Household deposits grew at their slowest annual rate during the December year in more than nine years, data released by the Reserve Bank shows.
Reserve Bank data issued on Friday afternoon shows household deposits grew 4.4%, or $7.841 billion, to $184.985 billion in the 12 months to December 2019.
In percentage terms that's the lowest annual growth since 4% was recorded in October 2010. On a volume basis it's the lowest annual growth since $7.5 billion in November 2012. The highest annual percentage growth was 14.3% in November 2008, with the lowest 1.2% recorded in May 2010 and December 1999, the month in which the Reserve Bank series was launched.
The low deposit growth comes in a time of historically low deposit rates, with the bank average one-year rate at 2.6% as of January 31. The low interest rate environment has led to speculation for some time that some savers may back off deposits and seek higher returns elsewhere in areas such as the sharemarket, property, managed funds or alternative assets like gold and cryptocurrencies.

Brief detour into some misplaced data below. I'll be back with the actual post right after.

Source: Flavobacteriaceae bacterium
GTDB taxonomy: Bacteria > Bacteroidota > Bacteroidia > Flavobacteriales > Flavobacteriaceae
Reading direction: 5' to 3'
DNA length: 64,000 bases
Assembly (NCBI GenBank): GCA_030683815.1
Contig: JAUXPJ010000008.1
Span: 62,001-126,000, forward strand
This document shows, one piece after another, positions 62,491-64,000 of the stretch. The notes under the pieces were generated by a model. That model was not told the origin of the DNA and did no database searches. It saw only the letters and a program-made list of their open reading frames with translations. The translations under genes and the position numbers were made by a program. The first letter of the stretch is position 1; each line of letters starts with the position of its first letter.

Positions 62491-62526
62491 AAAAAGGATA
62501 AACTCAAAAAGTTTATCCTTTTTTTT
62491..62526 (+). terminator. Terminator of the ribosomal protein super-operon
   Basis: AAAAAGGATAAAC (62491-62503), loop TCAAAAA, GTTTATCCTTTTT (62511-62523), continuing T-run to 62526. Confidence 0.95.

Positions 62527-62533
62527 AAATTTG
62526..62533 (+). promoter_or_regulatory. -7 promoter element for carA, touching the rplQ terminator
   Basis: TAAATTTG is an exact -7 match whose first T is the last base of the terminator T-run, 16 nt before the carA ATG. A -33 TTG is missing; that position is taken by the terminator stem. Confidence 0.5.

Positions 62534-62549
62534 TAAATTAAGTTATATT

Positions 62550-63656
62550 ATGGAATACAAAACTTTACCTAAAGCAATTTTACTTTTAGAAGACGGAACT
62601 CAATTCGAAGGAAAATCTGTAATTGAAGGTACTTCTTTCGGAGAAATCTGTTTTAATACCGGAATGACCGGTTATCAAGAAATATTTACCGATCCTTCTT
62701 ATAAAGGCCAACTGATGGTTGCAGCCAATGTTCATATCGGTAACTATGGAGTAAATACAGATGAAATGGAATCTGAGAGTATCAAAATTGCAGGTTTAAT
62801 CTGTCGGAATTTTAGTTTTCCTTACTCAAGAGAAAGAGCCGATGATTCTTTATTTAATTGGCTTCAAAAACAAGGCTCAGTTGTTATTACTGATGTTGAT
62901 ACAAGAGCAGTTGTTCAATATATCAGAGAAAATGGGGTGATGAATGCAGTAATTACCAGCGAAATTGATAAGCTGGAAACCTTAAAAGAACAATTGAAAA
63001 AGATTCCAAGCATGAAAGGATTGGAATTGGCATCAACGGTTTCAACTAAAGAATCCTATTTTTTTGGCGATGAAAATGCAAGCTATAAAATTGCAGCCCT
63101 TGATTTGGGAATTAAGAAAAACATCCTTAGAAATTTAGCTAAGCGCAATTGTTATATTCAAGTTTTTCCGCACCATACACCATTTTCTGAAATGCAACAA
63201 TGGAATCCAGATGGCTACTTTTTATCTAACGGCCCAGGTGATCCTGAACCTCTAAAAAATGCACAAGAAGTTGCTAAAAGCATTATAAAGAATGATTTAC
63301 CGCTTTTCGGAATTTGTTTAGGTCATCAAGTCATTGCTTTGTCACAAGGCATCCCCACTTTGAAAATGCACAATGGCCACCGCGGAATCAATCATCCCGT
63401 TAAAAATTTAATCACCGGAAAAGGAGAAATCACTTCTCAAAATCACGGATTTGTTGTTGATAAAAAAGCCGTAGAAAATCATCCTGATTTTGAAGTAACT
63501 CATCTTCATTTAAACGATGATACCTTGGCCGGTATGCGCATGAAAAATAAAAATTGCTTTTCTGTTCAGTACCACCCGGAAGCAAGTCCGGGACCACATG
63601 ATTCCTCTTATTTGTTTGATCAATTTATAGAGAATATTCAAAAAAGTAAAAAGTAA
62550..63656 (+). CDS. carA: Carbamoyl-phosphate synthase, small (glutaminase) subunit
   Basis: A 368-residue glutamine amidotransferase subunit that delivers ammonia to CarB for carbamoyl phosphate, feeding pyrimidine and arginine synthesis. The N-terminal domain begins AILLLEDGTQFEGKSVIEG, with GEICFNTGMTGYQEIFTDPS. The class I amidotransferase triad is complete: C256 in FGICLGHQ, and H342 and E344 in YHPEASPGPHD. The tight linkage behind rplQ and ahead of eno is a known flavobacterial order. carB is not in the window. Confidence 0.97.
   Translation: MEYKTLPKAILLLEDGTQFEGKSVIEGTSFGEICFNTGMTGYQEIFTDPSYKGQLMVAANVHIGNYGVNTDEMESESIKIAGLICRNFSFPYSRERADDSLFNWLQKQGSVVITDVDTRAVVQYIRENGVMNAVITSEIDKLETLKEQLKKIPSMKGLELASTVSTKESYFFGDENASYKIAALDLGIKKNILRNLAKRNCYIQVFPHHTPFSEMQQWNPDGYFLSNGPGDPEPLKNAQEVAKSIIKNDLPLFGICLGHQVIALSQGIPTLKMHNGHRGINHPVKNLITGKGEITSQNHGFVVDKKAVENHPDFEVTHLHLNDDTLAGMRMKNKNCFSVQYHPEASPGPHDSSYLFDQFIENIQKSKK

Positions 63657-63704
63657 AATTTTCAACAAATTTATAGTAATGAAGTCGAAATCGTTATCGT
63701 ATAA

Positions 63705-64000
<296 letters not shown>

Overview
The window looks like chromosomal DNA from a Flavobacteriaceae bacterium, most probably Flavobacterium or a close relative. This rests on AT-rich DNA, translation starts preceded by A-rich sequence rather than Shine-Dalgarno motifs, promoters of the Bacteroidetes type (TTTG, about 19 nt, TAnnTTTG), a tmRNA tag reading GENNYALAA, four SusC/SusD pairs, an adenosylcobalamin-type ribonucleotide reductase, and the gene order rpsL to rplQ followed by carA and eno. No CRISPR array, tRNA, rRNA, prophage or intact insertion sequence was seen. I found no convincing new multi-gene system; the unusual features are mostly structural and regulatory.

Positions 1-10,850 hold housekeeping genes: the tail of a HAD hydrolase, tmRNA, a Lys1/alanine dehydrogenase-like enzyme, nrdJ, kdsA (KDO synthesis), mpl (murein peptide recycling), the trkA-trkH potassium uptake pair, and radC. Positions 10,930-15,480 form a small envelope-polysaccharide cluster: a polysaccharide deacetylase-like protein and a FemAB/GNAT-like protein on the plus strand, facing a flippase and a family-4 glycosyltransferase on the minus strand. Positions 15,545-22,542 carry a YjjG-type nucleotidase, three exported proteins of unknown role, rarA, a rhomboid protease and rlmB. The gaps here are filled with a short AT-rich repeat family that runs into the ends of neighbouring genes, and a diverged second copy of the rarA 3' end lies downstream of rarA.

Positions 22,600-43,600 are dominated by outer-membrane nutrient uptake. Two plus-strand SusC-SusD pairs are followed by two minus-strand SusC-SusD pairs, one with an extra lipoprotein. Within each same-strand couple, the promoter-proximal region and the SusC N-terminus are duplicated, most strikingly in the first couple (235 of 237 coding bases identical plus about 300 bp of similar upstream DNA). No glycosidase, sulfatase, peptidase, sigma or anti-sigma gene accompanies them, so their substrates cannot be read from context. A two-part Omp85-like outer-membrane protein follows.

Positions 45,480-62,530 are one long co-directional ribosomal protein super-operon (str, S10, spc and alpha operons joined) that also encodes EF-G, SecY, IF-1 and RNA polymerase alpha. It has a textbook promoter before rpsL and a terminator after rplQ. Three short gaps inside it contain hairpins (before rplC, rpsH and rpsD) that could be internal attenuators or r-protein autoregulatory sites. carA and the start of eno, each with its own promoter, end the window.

Deposits are a key funding source for banks especially since the Reserve Bank's introduction of the core funding ratio (CFR) in 2010. The CFR requires banks to meet a minimum share of their funding from retail deposits, long-term wholesale funding and/or capital. The minimum CFR for each bank - on a daily basis - is currently 75%.
Meanwhile Reserve Bank sector credit data shows housing loans grew at an annual rate of 6.9% in the year to December, increasing by $17.97 billion to $276.656 billion. That's the highest annual percentage growth since 7.3% in July 2017. In contrast personal consumer lending declined 0.3% although the Reserve Bank figures don't include buy now pay later. Business lending grew 6.2% and agriculture debt rose 0.5%. See more on the latest sector credit data here.
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